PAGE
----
EPA Nears Release Of Key RFS ‘Set’ Plan As OMB Commences Review

Source: By Stuart Parker, Inside EPA • Posted: Sunday, November 13, 2022

According to OMB’s website, EPA sent the rule for review Nov. 9. Typically, OMB review can take up to 90 days, but can be faster or slower, depending on the circumstances.

The set rule will determine biofuels blending mandates for refiners for all categories of biofuel under EPA’s own authority for the first time, after statutory blending targets expire at the end of the year. EPA already relies on its own regulatory authority to set biodiesel volumes, but the set rule will extend this to other categories of fuel, including the conventional ethanol that still satisfies most of the RFS’ overall mandate.

The rule is already over a year late according to Clean Air Act deadlines. It is expected to set blending volumes for all types of biofuel covered by the RFS for 2023 and 2024 at a minimum, and is also anticipated to grant RFS compliance credits for the first time for electric power generated from biomass and used in transportation. Therefore, the regulation will be precedent-setting for the long-term future of the RFS.

Biofuels groups and their supporters in Congress are pressing EPA to set the highest possible blending volumes and to maintain its policy of refusing economic hardship waivers for small refineries.

But biofuels groups are also wary of how EPA will award compliance credits, known as renewable identification numbers (RINs), to producers of electricity from biomass, such as biogas producers using landfill gas to generate power. Liquid biofuels groups warn that any system for allocation of such “eRINs” must guard against fraud, and not diminish the blending volumes for liquid biofuels. It remains unclear exactly which entities would earn eRINs.

Biofuels supporters also want EPA to focus on approving more liquid cellulosic biofuels to earn credit under the RFS, and to clear a backlog of pending applications for production techniques or “pathways” to earn RINs.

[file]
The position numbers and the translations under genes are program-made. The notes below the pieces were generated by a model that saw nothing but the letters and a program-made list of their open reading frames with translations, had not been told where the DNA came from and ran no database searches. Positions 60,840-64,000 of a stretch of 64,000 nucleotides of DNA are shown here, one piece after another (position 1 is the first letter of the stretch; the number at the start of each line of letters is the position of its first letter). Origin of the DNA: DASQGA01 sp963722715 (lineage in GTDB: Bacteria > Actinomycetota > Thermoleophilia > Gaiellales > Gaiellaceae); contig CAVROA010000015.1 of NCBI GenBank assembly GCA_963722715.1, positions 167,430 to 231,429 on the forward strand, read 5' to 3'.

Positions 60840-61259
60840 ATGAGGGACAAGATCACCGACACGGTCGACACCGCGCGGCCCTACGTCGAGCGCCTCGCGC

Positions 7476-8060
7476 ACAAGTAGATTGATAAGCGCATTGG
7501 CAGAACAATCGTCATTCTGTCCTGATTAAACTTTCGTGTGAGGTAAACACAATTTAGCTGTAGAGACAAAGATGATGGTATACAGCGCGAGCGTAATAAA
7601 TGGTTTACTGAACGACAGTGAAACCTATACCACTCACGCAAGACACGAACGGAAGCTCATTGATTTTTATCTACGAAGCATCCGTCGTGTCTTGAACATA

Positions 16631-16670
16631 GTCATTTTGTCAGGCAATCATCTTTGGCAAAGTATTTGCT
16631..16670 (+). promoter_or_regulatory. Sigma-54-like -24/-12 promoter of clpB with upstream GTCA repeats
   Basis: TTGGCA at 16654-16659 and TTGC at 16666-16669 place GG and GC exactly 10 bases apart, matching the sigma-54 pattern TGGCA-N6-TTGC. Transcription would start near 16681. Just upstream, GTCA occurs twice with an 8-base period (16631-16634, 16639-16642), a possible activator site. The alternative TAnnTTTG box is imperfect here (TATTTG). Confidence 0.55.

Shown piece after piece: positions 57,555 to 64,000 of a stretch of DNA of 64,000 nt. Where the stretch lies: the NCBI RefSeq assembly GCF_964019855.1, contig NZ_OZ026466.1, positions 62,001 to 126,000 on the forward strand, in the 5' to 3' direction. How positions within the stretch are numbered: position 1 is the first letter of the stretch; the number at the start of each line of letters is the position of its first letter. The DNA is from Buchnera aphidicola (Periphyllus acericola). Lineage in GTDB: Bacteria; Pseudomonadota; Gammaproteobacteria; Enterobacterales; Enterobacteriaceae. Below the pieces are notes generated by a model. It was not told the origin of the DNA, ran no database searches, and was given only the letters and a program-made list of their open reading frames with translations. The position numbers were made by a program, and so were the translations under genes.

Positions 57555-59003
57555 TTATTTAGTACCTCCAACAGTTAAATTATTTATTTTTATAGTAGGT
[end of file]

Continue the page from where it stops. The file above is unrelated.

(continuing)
“Before the agency entertains new pathways” to the creation of eRINs, “let’s address the backlog” of existing applications for EPA-approved pathways for liquid cellulosic RIN generation, said Emily Skor, CEO of biofuels group Growth Energy, on a Sept. 22 press call.

Refining sector groups, meanwhile, are pressing EPA to use the set rule as an opportunity to reduce blending volumes on a long-term basis.

And some environmentalists are opposing issuance of eRINs as part of their general opposition to the RFS, which they say fails to achieve its statutory purpose of reducing greenhouse gases, causes water and air pollution, and promotes land-use change that threatens the habitats of several species.

In a May 23 letter to EPA, 11 groups including Center for Biological Diversity, Earthjustice, Friends of the Earth, National Wildlife Federation and Sierra Club warned the agency not to support steps that will increase biofuels use.

With regard to eRINs, the groups wrote, “Regardless of how the program is designed or who is awarded the credit, new problems with RIN verification and potentially RIN fraud are probable. In climate and environmental terms, the likely electric feedstocks under the cellulosic mandate would become yet another conduit for federal subsidies to harmful sources of bioenergy.”

Election Delay

Biofuels industry sources have expected that EPA would wait until well after the Nov. 8 midterm elections to release the set proposal, in order to avoid controversy over the issue as voters go to the polls.

Under a consent decree with Growth Energy, EPA was due to release the proposal Nov. 16 and finalize it by June 14.

The parties recently agreed to extend the proposal date until Nov. 30, but kept the deadline for the final rule unchanged.

The parties said in a legal filing that the extension is agreed on the “understanding that EPA does not intend to seek further extensions of any deadline for action established by the decree and will make best efforts to sign a final rule in advance of the current deadline of June 14, 2023.”

Growth Energy’s Skor said, “Should the new proposal deadline pass without EPA action, Growth Energy stands ready to pursue further enforcement with the court.”

In the set rule, EPA will for the first time set biofuel blending volumes under its own authority for all types of biofuel under the RFS, rather aiming for statutory targets, after the targets expire this year.

Previously, the agency had to rely on waiver authority or “reset” mechanisms to depart from statutory blending volumes. The exception is biomass-based diesel, for which statutory volumes already expired several years ago, and therefore EPA has been setting this volume under its own authority for some time.

EPA must however take into account several statutory factors as it sets blending volumes, including production and consumption of renewable fuels, environmental and economic impacts, and energy security.